Aaron Kandola receives the award from Tony David

Last year I was awarded the Michael King Prize for my PhD thesis on the relationship between physical activity, fitness, and sedentary behaviour with depression and anxiety symptoms in the population.

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Examining the relationship between sexual orientation and suicidality

By iomh, on 9 June 2023

Recent UCL research finds that lesbian, gay, and bisexual adults report higher rates of suicidal thoughts and suicide attempts than their heterosexual peers. In this blog Garrett Kidd describes how the study came about and its significance.

In the 2021 census lesbian, gay and bisexual (LGB) people represented 3.2% of the English and Welsh populations.

However, the UK is a heteronormative society where LGB people have experienced systemic and historical persecution under British law; homosexuality was partially decriminalised only in 2017. Legal recognition and protections have advanced since then, but a legacy of discrimination and lack of legal protection has impacted the lives of generations of LGB individuals.  Minority stress theory suggests that experiences such as discrimination or bullying might account for the poorer mental health of LGB people, as suggested in our previous work at UCL.

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Connecting with others through the power of music

By iomh, on 24 May 2023

A project to bring South Asian music and dance to people with dementia will be showcased next month at Bloomsbury Theatre. Dr Naaheed Mukadam, the researcher behind the project, shares her experiences of this project.

I have been a dementia researcher for more than 15 years and have always focused on ethnic inequalities, initially in the diagnostic pathway and more recently in genetic risk, prevention and post diagnostic support.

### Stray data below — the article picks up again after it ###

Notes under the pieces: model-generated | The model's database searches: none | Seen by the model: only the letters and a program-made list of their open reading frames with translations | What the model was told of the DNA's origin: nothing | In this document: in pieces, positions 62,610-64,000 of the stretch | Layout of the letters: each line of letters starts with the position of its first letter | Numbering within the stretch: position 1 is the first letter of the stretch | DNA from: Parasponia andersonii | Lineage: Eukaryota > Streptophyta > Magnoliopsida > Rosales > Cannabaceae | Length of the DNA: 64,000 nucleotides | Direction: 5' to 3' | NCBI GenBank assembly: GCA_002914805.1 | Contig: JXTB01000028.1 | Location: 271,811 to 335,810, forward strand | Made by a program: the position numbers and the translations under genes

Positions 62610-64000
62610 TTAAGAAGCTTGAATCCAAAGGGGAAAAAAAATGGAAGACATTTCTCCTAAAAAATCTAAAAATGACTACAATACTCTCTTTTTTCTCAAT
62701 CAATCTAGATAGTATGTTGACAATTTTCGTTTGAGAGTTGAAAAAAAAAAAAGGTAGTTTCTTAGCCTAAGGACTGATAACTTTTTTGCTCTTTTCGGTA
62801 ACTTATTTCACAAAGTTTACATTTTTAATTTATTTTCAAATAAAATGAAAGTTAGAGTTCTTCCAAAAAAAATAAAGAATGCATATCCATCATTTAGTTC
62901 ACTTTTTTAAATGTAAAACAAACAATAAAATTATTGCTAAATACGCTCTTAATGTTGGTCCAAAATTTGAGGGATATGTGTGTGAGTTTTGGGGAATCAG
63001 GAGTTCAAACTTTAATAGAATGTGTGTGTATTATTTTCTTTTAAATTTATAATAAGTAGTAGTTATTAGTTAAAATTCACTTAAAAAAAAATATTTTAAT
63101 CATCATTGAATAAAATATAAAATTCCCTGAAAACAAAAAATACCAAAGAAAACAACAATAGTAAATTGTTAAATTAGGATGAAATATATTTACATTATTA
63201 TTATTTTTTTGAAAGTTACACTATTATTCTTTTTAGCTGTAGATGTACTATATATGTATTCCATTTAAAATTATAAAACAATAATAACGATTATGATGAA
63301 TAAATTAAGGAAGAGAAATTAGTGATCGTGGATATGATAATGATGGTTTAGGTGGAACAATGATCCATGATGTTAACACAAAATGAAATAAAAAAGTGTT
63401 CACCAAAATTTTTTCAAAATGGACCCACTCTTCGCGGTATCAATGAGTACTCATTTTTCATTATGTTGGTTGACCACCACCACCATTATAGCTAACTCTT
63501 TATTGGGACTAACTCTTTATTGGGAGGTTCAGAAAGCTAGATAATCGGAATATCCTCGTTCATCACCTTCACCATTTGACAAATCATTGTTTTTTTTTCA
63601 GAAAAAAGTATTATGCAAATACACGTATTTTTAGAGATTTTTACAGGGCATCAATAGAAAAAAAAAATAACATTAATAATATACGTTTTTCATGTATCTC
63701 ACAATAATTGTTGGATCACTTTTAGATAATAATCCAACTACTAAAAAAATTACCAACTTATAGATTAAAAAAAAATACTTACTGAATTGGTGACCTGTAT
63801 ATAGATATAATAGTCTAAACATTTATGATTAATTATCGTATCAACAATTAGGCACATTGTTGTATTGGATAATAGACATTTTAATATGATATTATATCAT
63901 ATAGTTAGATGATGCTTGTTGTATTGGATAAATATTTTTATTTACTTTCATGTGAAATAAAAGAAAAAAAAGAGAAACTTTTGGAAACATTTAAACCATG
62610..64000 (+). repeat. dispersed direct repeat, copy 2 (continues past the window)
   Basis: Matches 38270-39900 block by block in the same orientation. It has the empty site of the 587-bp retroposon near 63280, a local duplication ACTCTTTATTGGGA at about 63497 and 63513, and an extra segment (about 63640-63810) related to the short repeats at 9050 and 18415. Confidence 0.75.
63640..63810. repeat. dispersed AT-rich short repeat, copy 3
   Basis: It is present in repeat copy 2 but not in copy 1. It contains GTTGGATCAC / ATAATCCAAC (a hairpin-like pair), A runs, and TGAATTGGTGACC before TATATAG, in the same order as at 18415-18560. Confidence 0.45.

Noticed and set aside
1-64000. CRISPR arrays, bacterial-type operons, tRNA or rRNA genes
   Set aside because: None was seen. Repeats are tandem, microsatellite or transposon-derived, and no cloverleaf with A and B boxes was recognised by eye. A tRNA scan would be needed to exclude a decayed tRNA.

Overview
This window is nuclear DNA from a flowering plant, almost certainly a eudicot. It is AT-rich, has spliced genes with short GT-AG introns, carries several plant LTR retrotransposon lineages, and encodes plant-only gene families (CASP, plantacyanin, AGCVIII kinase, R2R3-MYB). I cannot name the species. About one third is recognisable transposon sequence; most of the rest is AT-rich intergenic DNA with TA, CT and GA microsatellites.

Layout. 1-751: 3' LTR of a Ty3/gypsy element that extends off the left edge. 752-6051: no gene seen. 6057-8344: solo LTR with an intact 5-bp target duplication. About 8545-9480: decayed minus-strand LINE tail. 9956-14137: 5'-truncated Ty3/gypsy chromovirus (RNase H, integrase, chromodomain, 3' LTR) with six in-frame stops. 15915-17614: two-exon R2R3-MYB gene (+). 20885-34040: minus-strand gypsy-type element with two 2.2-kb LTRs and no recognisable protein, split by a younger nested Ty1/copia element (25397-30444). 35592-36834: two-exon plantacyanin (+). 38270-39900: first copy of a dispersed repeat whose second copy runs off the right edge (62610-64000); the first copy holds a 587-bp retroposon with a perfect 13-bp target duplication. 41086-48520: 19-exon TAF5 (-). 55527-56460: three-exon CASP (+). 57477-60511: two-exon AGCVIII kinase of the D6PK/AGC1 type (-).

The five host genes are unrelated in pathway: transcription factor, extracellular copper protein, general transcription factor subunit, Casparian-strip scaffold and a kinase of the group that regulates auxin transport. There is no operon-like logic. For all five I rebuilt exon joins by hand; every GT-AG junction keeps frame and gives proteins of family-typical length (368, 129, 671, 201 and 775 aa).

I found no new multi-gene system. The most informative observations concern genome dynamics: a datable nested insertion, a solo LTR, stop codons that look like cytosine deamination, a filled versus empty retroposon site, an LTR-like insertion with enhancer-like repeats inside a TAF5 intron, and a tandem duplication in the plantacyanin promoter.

My research has highlighted the stigma that can exist around memory loss and dementia and I have tried to counteract this during my career so far. I am used to the scientific method – hypothesis testing and use of both qualitative and quantitative methods to answer specific questions. However, after attending public engagement workshops at UCL and reflecting on the power of personal stories in connecting with others, I started to think about how else I could go about capturing the experiences of those with dementia and those who care for them. Music was one way of connecting that I thought would be quite universal.

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University Mental Health Day – An opportunity to think about our own mental health and wellbeing?

By iomh, on 8 March 2023

A student studying in a library at UCL. credit: Mat Wright
Researchers need to pay attention to the impact of the content of their work on themselves. credit: Mat Wright

The discoveries and positive impacts of academic research can give researchers great job satisfaction but the role also brings stresses that pose a risk to their mental health. University mental health day is a chance for researchers to reflect on these, write Helen Nicholls, Jo Billings and Danielle Lamb.